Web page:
These clinics are primarily paid for through sponsorships, and corporate and civic donations. My vet sponsored 20 spots, and also stayed on to help people like me whose Spanish is “limitado.” The staff is strictly volunteer, up to and including the doctors. In the “recovery” area, the majority of the volunteers were gringos. There were gringos manning the refreshment stand, and several gringo-guys had brought in a couple of barbeques and were cooking for the staff and volunteers. All volunteers are organized as “teams.” A crew from “Lesley’s Team” went out and picked up “street” dogs, and brought them in to be sterilized, given their shots and adopted. The street dogs are walked through the neutering/vaccination process by a member of her team. Then they go into the “adoption” area. In addition to gathering the street dogs, Lesley’s Team ran the “adoption” area, and on the previous day, had adopted out 30 pets (neutered, with all their shots and given away at no cost to the adopter). We brought home one of Mamacita’s puppies, and left the other three at the clinic hopefully to be adopted. But, I told Lesley, we will come back to get “our” pups, if they hadn’t found homes by the end of the day. The Hillbilly made the trip back at 4:30 pm, and all the puppies had been adopted. Whoot, whoot!!

Many of the “tech” volunteers (doing the pre-surgical checks, the follow-ups, administering shots, etc.) were interns from the University in Merida, or from local area vets’ offices. The veternarians were volunteers who came from all over North America, including Mexico, Canada and the United States. The non-professional volunteers are trained in how to handle the animals at all points along the process.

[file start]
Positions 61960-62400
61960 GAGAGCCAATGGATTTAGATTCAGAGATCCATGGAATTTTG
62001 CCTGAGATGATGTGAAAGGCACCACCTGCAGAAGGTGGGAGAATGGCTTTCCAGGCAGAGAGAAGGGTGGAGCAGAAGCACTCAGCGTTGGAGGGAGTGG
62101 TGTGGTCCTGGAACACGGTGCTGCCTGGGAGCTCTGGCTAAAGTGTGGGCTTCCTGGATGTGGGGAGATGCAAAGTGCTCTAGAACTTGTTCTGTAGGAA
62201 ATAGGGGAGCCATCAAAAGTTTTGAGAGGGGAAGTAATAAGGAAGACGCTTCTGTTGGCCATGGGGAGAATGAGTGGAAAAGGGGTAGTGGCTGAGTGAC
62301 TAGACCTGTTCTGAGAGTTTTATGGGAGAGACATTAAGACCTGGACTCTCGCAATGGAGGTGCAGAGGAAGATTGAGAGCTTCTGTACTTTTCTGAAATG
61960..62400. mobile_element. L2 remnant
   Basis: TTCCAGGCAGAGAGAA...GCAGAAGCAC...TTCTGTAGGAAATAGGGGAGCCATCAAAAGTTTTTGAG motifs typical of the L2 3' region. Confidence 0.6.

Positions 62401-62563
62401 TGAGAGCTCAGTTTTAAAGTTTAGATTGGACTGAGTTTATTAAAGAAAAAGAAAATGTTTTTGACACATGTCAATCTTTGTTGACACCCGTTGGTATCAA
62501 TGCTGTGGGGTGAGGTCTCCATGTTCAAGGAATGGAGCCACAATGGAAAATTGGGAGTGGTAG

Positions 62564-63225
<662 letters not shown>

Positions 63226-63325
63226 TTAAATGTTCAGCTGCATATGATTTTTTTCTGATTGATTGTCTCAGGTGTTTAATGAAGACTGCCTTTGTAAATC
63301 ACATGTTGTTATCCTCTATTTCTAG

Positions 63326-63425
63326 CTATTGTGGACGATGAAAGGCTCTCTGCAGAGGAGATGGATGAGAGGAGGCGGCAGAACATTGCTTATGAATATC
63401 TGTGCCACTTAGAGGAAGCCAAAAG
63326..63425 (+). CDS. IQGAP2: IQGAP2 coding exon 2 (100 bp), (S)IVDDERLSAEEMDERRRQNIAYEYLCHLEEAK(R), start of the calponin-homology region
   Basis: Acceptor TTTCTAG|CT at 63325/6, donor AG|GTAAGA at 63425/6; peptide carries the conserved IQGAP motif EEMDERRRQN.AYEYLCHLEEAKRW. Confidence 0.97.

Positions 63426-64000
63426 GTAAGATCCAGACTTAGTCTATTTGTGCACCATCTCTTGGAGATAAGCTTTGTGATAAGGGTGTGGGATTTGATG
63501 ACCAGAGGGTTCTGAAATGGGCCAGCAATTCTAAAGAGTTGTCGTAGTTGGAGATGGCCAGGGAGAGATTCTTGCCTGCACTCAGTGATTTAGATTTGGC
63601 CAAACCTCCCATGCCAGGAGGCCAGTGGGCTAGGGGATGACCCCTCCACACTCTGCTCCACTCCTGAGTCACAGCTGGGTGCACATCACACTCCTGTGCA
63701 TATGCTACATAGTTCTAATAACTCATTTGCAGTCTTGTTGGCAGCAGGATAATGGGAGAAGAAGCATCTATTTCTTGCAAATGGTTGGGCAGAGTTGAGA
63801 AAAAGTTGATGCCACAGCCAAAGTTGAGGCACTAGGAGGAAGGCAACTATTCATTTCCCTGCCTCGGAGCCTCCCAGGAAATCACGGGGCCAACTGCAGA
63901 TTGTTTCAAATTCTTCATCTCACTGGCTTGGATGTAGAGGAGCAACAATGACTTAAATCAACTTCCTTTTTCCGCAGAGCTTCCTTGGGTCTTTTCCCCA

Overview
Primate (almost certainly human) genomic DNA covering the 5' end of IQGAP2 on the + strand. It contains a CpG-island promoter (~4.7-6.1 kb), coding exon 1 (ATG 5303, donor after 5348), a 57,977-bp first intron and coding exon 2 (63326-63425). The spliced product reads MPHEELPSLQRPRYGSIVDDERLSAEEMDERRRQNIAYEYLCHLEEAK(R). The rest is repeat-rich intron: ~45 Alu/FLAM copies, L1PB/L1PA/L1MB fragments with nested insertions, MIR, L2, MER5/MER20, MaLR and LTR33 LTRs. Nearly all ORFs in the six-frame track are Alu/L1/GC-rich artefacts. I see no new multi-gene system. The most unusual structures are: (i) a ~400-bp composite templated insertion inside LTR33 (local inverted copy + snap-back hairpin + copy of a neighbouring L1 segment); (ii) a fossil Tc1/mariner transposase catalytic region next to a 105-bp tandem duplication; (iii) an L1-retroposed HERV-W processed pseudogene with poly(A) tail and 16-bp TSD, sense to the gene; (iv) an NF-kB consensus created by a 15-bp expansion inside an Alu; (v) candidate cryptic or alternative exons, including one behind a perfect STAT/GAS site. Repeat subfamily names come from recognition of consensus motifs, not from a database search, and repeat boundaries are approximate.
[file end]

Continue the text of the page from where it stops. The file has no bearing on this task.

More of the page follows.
Here is the process by which they register, pre-surgery check, operate on, post-surgery check and give shots to over 300 animals in a single day:

First step, register your dog and get assigned a “number.” The dogs are weighed, respiration, blood pressure and teeth checked, etc. At this point the dog is issued a “tag” that stays on its collar until they leave. The “tag” is a strip of masking tape with the dog’s name, weight, gender (in symbol form) and the all-important “number.” Paperwork involves three differentdocuments, each bearing the “number.”

Ready to be revived. Notice her paperwork stuck inside her collar.

Ready to be revived. Notice her paperwork stuck inside her collar.

Next, comes the waiting. When your “series” of numbers (in lots of 10) is called, you move from the “general” waiting area to the surgery waiting area. Then when your specific number is called, you walk the dog into “anesthesia” where they are given two prep shots. At that point, a volunteer takes the leash and leads them back into the surgery unit. About 40-45 minutes later, a “carrier” brings them out of surgery to the recovery area. One of the interns jumps in, pulls out the breathing tube, notes respiration and blood pressure, and gives them a “wake-up” shot. The carrier then gently lays them on the recovery area floor (which is covered in newspapers).At that point, a recovery volunteer jumps in with a towel to begin the rubbing/massaging process that gently brings them awake. The animals cannot leave recovery until they are able to walk on their own. Once that happens, they go through “check-out” where the paperwork is turned in, they receive their antibiotics and get a rabies shot. It was inspiring to see so many people, of different nationalities, working together in this efficient process that had been developed over the previous three years. Ten veterinarians worked from 8:30 AM until 5:00 PM each day. Each vet did more than 30 operations per day.

At the end of the day, along with more than 300 other animals, Mamacita, Bruce Lee, Edwin’s Chona, and Mamacita’s four puppies were all neutered and given their shots. And best of all, the pups had all found homes with people who wanted them.

All-in-all, an incredible way to spend a day!  And, these wonderful people do this all over Mexico.

Mamacita After!  (With her last puppy, Bootsie, who came to live with us)

Mamacita After! (With her last puppy, Bootsie, who stayed to live with us!)

Things I wish I had known before I landed!

Maya I

Numbers Mexican-style